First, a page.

By this time Phra Ram is thinking of pushing on with his campaign against Longka. He calls a council of war of his monkey generals and orders them to carry out military maneuvers with their troops, so that he can see just how they will fare against the warlike demons under Totsagan’s command, and, at the same time, impress his new ally with the forces under his banner.

Sukreep issues his orders and then leads Pipeck to an eminence from which they can best view the maneuvers. The army divides into two forces, which then lock in mock battle. It is an extraordinary sight that Pipeck witnesses. Some of the monkeys dart up into the air, from where they rain down rocks on each other, or engage in desperate hand to hand combat; others fight on the sea, lashing the surface into a tornado of foam; while others create artificial fire, or blot out the sun, or call up tempests - performing, in short, marvels without name or number. The noise of this battle shakes the earth to its foundations and rises as high as the fourth heaven, where the angels hide their eyes in fear and flee behind the stars for protection. Pipeck is highly impressed.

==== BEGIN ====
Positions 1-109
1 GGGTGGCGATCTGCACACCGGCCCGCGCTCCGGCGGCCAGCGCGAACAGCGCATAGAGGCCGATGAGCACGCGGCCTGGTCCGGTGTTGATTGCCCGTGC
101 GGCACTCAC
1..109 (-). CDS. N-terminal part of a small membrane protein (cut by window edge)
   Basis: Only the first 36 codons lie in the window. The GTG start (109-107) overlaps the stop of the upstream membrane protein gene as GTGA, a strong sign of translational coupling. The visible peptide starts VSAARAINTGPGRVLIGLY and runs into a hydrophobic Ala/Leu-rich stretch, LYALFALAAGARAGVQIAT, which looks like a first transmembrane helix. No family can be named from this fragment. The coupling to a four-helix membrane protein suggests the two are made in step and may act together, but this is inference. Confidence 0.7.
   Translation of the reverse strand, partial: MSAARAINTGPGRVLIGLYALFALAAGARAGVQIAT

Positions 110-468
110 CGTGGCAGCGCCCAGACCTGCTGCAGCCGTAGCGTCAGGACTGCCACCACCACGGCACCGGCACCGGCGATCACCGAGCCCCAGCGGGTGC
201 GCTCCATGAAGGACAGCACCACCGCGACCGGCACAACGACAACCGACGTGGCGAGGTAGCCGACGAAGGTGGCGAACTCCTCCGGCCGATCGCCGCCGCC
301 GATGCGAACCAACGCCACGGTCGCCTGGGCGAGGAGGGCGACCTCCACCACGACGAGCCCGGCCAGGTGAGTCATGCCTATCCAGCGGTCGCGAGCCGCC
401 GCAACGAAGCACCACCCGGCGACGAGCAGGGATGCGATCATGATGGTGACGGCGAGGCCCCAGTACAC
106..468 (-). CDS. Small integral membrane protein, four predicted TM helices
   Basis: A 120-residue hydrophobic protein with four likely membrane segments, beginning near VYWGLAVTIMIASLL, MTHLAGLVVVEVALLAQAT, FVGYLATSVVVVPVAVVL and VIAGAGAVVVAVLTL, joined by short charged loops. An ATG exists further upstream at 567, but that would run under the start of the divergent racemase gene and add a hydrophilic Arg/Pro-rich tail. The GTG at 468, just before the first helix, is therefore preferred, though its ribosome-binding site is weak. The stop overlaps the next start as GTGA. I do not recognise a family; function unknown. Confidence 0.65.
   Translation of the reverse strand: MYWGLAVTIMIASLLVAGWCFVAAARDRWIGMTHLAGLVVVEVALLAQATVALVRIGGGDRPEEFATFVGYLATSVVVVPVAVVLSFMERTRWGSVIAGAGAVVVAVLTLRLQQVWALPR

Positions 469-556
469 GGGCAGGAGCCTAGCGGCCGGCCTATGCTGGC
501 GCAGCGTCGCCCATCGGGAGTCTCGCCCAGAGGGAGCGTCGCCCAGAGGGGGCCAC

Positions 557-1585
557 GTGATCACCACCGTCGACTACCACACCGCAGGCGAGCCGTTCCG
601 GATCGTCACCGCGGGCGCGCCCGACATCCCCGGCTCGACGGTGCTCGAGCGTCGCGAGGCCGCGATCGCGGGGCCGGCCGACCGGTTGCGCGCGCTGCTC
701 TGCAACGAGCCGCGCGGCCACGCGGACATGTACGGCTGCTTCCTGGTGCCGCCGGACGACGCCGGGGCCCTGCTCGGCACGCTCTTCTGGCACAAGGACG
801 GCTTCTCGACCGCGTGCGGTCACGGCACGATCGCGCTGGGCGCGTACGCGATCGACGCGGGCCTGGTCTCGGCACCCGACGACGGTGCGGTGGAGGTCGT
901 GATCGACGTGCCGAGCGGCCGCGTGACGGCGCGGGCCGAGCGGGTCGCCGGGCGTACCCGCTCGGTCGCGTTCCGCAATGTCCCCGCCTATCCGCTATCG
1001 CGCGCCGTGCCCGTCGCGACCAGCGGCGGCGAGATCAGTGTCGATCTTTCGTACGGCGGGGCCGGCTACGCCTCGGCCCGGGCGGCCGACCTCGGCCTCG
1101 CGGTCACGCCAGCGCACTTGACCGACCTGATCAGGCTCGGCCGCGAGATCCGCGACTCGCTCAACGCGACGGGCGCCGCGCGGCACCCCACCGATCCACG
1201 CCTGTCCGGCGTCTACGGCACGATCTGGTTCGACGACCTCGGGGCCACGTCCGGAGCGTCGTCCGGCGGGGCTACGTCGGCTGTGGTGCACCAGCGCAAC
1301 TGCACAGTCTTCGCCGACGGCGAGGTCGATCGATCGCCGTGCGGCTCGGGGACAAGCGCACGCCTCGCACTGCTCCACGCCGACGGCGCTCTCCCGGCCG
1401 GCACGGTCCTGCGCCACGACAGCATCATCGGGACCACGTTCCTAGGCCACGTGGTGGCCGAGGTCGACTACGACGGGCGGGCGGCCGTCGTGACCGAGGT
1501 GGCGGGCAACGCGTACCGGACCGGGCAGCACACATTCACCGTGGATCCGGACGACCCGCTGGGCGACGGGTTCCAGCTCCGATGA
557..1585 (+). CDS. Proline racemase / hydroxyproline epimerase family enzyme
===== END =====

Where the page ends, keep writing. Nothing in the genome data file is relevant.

The tumult of the monkey maneuver reaches as far as Longka and, hearing it, Totsagan orders one of his demon subjects to find out just what is happening.

The demon, Sukrasan by name, changes himself into a falcon and flies high over the sea to the mainland. Coming to the battlefield, he finds himself a convenient rock face and observes what is going on closely. In fact, so closely is he following the feats the monkeys are performing that he relaxes the concentration necessary to maintain his guise and tumbles to the bottom of the cliff.

Not much the worse for his fall, however, Sukrasan changes himself again, this time into a monkey, and as such mingles with the soldiers of Phra Ram’s army.